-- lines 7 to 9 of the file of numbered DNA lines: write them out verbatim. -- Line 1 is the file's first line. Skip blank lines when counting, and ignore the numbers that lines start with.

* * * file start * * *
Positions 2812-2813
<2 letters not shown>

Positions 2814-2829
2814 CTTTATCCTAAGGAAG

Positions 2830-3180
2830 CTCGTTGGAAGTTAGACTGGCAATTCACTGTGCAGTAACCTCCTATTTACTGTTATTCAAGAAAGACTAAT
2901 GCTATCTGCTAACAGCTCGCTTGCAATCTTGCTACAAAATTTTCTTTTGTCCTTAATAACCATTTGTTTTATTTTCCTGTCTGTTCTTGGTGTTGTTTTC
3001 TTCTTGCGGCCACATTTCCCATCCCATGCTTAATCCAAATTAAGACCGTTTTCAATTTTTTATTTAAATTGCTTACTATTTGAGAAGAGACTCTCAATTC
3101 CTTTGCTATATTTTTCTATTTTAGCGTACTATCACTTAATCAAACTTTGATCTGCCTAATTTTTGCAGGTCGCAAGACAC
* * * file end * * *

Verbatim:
2901 GCTATCTGCTAACAGCTCGCTTGCAATCTTGCTACAAAATTTTCTTTTGTCCTTAATAACCATTTGTTTTATTTTCCTGTCTGTTCTTGGTGTTGTTTTC
3001 TTCTTGCGGCCACATTTCCCATCCCATGCTTAATCCAAATTAAGACCGTTTTCAATTTTTTATTTAAATTGCTTACTATTTGAGAAGAGACTCTCAATTC
3101 CTTTGCTATATTTTTCTATTTTAGCGTACTATCACTTAATCAAACTTTGATCTGCCTAATTTTTGCAGGTCGCAAGACAC